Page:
On her Manhattan trips, Mrs. Kominsky-Crumb would also slip down to Greenwich Village to observe and hang out with hippies and other misfits she was drawn to. In 1966, after graduating from high school, she attended the Cooper Union’s art school in Manhattan.

“That was like the most sexist, you know, incredibly uninspiring creative environment that I can imagine,” she said in a 2012 interview published in Critical Inquiry, an academic journal published by the University of Chicago. “The critiques were so mean and the competition it was so horrible, it made you never want to draw or ever show your work to anybody.”

In 1968, she was briefly married to Carl Kominsky. Before divorcing, they moved to Arizona, where Mrs. Kominsky-Crumb pursued a degree in fine arts at the University of Arizona, graduating in 1971. She relocated to San Francisco, where she fell in love with the hippie scene and, after being introduced by a mutual friend, began dating the underground cartoonist who signed his work “R. Crumb.”

Crumb, who grew up in a troubled family, with a drug-addicted mother who threatened her children with enemas if they misbehaved, was even more outrageous and perverse than the comics his new girlfriend was beginning to publish. They married in 1978, agreeing to an open marriage.

Some feminists objected to her relationship with a man whose sexual depictions of women they found disturbing. “There were two factions: militant feminists who wanted nothing to do with men and women who wanted to be strong and independent but sexy too,” she told the Huffington Post. “That’s who I aligned with.”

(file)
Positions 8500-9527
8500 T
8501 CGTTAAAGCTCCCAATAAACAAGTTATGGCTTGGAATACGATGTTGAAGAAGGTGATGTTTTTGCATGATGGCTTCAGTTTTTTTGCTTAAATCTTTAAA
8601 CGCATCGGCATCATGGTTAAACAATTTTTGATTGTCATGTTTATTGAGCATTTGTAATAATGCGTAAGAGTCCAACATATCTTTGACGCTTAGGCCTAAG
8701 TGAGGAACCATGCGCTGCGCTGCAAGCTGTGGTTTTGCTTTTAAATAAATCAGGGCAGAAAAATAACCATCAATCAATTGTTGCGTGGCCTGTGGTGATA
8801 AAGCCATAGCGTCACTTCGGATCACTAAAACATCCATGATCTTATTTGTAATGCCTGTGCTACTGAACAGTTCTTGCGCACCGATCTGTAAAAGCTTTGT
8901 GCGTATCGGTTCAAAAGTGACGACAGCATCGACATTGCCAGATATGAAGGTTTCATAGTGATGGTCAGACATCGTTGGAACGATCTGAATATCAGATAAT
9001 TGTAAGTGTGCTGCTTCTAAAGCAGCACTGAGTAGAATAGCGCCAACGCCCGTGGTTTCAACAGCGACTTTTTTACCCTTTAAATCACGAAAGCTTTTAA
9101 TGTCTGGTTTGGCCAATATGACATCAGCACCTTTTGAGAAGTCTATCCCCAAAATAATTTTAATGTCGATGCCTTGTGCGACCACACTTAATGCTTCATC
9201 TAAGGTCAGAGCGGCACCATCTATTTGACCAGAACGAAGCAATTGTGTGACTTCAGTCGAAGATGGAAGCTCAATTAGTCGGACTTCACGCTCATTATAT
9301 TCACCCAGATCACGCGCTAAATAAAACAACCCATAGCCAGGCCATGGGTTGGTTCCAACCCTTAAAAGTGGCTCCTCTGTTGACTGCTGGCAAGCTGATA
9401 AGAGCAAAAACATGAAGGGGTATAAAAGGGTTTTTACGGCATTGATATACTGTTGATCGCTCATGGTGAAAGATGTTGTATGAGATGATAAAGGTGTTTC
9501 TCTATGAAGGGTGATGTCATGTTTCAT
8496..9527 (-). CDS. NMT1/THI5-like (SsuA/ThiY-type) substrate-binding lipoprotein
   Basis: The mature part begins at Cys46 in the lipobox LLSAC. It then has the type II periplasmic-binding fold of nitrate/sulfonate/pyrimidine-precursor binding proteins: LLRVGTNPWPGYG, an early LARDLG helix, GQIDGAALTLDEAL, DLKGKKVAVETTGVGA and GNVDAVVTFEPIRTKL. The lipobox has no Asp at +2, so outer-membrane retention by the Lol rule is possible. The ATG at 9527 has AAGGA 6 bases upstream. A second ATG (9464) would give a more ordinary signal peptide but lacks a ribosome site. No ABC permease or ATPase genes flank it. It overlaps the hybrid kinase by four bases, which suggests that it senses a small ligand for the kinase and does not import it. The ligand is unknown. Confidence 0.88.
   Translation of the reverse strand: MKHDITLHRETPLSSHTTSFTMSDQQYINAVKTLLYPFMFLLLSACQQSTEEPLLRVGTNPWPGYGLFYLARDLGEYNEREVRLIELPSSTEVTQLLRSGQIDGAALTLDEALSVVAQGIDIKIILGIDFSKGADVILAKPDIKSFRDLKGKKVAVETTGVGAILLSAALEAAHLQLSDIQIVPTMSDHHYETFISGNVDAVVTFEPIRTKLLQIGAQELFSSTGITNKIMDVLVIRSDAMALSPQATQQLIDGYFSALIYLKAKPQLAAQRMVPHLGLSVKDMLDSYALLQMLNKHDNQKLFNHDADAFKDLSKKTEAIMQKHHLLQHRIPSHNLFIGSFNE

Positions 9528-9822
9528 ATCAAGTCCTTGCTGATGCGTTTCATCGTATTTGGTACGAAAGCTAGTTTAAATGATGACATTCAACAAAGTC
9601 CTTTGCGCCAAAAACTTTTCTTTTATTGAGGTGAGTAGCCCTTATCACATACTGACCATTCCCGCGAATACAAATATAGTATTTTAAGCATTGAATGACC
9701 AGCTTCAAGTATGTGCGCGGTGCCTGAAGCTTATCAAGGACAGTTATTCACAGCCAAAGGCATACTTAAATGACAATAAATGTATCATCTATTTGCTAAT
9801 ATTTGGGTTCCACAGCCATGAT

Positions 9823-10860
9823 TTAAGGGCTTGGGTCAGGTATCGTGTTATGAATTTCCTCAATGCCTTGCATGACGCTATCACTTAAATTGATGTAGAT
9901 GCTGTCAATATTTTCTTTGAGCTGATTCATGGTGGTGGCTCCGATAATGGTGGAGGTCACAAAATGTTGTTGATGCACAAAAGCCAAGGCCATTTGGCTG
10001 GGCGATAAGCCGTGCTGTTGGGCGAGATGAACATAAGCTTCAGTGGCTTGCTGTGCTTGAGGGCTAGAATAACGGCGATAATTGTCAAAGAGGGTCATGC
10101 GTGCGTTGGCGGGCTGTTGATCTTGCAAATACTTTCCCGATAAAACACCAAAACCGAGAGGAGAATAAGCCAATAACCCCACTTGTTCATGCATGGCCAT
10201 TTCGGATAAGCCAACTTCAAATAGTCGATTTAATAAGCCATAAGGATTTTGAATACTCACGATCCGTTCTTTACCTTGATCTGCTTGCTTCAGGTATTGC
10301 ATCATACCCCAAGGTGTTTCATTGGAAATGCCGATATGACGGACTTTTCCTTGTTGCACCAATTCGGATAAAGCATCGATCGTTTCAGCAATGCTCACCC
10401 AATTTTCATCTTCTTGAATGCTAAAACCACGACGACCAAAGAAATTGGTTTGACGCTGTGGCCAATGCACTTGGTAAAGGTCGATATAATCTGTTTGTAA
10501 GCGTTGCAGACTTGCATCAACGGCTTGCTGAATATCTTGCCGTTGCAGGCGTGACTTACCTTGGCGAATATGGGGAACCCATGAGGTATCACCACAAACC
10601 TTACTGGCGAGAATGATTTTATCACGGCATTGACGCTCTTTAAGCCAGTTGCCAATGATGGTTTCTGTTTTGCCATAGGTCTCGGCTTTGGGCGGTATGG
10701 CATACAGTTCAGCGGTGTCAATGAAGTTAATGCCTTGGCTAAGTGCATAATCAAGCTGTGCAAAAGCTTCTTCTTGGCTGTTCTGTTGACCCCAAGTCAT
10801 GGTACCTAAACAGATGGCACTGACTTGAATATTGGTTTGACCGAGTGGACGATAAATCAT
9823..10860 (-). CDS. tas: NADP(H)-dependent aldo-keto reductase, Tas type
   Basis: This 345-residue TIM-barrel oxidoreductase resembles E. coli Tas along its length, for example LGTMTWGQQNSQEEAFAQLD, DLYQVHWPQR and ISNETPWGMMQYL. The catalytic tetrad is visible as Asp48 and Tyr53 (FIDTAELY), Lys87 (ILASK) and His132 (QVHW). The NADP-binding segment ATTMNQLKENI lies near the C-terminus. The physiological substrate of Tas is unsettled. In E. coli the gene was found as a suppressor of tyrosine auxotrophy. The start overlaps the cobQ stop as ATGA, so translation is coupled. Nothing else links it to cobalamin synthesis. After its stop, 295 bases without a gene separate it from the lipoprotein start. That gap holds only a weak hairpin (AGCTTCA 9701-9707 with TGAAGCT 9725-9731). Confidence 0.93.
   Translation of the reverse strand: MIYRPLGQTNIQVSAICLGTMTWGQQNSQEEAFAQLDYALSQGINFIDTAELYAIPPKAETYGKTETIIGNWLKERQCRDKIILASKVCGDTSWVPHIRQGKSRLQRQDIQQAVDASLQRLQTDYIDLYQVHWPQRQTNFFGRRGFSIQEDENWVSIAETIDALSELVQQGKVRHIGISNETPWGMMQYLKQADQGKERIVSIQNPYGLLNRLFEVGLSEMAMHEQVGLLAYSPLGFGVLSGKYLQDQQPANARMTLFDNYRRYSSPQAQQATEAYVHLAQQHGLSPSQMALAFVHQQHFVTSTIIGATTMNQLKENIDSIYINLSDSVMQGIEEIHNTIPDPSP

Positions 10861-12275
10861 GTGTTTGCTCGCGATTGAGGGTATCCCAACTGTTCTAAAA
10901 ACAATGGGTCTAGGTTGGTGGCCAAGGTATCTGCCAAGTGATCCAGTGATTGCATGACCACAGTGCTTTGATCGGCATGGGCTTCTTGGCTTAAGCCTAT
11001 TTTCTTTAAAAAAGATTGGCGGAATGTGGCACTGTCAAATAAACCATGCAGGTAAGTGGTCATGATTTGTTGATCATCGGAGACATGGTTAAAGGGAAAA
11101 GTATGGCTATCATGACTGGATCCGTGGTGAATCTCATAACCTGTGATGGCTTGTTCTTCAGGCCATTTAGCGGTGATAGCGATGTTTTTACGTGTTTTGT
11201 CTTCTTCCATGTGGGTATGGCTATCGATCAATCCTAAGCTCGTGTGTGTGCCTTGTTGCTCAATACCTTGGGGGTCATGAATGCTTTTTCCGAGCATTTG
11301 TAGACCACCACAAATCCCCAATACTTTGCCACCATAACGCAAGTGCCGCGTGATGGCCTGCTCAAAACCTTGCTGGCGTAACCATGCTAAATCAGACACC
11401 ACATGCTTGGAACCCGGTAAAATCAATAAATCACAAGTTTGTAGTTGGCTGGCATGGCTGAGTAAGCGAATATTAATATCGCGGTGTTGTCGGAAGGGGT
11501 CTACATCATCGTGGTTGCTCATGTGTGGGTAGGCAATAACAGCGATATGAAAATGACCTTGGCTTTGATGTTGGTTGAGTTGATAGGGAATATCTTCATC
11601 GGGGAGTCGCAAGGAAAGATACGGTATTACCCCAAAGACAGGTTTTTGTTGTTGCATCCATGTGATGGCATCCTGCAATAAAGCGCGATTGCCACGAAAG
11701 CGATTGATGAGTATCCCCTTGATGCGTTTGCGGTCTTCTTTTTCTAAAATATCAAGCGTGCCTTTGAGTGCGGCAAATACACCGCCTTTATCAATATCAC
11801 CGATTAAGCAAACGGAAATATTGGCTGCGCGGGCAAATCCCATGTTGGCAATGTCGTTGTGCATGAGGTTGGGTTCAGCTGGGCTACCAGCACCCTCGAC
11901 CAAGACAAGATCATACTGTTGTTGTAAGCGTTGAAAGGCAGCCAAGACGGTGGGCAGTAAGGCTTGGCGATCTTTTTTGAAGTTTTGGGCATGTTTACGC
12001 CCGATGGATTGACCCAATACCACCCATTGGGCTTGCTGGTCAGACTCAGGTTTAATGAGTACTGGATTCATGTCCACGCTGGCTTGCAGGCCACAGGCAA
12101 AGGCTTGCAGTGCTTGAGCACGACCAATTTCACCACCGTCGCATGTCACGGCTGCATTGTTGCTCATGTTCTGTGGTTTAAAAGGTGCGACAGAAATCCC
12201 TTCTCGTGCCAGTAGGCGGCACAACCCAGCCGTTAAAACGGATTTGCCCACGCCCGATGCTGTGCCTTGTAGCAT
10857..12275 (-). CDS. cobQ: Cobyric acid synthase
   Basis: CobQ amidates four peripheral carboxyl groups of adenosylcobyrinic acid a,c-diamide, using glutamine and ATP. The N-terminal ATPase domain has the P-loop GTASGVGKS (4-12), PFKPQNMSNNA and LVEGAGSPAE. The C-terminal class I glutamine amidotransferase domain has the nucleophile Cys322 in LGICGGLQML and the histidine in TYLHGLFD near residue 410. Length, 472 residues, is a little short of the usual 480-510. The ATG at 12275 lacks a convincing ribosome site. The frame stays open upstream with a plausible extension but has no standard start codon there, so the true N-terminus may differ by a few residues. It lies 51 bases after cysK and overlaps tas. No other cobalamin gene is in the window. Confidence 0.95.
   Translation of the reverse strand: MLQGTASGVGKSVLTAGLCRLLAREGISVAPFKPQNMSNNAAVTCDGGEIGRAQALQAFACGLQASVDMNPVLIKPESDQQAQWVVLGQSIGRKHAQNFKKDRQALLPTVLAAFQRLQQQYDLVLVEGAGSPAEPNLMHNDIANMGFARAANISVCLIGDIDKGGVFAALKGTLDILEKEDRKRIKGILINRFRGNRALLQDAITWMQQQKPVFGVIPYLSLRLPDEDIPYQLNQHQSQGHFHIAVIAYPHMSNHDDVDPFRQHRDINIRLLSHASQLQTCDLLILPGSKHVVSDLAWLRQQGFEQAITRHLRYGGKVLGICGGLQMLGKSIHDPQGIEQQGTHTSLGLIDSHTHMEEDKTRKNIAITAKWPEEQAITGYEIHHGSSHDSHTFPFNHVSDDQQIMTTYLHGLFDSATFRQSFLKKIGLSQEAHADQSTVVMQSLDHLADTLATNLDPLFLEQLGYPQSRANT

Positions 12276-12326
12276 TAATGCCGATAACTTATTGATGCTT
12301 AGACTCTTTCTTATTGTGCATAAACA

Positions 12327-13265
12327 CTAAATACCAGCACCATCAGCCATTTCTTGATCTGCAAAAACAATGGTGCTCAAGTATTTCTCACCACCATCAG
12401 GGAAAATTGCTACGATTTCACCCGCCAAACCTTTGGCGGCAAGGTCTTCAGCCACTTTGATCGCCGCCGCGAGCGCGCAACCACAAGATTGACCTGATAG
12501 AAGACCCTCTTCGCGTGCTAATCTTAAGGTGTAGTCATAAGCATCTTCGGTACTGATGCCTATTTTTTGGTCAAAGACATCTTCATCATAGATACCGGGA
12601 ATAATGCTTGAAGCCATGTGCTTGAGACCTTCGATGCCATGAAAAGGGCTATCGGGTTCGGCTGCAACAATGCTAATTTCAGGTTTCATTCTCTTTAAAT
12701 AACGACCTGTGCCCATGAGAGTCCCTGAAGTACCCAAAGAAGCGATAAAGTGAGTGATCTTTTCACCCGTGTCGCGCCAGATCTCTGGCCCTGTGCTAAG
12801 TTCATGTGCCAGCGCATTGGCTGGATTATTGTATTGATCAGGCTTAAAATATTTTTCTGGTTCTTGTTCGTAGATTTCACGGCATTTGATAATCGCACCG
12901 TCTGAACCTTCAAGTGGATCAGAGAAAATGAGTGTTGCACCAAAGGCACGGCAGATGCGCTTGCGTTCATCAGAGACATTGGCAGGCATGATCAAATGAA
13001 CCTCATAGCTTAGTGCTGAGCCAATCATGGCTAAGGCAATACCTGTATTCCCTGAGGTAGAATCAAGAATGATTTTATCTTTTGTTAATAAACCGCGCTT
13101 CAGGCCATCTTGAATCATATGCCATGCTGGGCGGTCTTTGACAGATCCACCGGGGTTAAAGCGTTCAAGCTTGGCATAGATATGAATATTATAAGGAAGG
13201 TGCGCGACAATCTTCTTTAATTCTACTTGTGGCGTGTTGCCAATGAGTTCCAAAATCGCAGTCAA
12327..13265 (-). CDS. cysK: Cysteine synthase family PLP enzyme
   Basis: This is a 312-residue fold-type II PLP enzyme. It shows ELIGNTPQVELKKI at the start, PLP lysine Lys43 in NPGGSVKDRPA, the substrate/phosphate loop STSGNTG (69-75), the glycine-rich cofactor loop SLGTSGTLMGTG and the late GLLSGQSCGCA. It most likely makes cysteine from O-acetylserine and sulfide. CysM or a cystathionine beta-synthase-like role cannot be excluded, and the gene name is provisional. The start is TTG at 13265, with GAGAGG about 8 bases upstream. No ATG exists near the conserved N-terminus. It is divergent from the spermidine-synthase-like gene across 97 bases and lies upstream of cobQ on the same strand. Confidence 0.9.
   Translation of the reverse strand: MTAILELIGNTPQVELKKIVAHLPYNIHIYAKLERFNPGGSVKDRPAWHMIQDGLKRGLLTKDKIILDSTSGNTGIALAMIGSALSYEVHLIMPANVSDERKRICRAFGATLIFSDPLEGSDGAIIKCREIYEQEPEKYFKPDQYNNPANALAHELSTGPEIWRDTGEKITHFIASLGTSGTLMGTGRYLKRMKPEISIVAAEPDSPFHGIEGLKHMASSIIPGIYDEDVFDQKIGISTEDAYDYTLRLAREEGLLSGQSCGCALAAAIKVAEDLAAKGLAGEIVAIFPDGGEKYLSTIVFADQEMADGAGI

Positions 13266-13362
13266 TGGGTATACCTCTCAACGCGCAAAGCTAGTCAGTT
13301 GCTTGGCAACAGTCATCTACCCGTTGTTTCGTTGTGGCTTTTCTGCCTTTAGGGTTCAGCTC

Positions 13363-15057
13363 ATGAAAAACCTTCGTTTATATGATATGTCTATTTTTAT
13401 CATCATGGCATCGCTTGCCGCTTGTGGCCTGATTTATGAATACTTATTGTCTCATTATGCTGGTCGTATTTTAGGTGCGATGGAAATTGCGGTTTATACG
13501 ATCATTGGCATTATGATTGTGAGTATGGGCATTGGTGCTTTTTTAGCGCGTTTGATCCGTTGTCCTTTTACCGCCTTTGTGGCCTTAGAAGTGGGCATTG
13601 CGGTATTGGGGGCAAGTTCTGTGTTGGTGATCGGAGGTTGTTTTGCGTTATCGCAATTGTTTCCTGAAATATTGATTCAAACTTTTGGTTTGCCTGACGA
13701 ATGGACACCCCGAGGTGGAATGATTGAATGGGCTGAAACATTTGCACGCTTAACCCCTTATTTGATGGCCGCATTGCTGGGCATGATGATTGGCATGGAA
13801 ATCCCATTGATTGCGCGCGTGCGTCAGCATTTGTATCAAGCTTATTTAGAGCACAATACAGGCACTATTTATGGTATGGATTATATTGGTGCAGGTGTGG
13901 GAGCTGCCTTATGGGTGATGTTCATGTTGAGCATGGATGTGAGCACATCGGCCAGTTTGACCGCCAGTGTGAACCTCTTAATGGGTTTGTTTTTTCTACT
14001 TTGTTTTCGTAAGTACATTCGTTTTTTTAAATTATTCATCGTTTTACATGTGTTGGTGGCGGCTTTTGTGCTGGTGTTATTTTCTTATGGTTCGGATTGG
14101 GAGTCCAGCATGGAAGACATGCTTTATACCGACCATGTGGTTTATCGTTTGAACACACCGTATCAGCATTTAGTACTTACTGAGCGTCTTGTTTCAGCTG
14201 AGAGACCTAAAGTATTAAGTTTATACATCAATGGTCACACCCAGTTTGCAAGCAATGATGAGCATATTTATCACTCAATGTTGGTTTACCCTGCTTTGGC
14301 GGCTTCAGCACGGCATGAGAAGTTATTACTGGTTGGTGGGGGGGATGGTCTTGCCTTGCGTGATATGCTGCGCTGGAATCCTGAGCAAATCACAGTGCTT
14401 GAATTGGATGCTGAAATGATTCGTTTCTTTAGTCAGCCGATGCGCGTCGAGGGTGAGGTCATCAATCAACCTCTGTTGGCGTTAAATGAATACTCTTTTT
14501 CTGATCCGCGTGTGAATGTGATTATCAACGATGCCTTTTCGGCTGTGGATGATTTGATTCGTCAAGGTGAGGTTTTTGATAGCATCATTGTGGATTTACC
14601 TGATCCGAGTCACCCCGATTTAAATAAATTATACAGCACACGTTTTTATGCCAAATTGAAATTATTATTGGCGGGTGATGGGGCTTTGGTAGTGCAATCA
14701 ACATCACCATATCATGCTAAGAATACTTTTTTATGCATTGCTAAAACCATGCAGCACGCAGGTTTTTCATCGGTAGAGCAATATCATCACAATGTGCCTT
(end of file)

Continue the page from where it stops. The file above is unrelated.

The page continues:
In 1995, their marriage became the subject of fascination after the documentary “Crumb” won wide acclaim. The film detailed Crumb’s painful childhood — his brothers were mentally ill and one died by suicide — and his wife’s compassion for him.

“Movies like this do not usually get made because the people who have lives like this usually are not willing to reveal them,” film critic Roger Ebert wrote.

By then, the couple was living in France and raising their daughter Sophie, while collaborating on autobiographical comics about their lives that appeared in the New Yorker and other mainstream publications. In 2007, Mrs. Kominsky-Crumb published “Need More Love” as a graphic memoir.

“Although her raw, messy drawing style and no-holds-barred content are off-putting to many comics fans, there is no denying the potency of her confessional comics,” Booklist said in its review. “Readers drawn to this volume to learn more about Crumb are likely to come away from it with a newfound appreciation of his talented spouse.”

Mrs. Kominsky-Crumb was once asked by Guardian readers what it was like be married to a genius.

“Robert is the best dishwasher I’ve ever met and he’s fun to talk to at the breakfast table,” she said. “He always laughs at my jokes and is my best fan. And that’s what it feels like to live with a genius to me.”

The echoes of Mrs. Kominsky-Crumb’s influence on women extended well beyond the counterculture days, artist Art Spiegelman told the New York Times in 2018.

“She has something in common with Lena Dunham, Amy Poehler, Amy Schumer, Sarah Silverman, women who are trying to grapple with their identities in a way that is not prettified,” the author of “Maus” told the paper. “They are just trying to live and breathe as women with all their contradictions. And it’s a liberated and liberating way of looking at oneself.”

In addition to her husband and daughter, Mrs. Kominsky-Crumb is survived by three grandchildren.

Earlier this year, in an interview with Artforum, Mrs. Kominsky-Crumb reflected on her evolution from the underground to the mainstream.

“I chose to do stuff that could be read on a toilet,” she said. “Now, my work is taught at Harvard and women have written PhDs on my work, which really amazes me. So it’s full circle, if you hang in long enough. And I guess if your work is meaningful, eventually it’s recognized by the establishment.”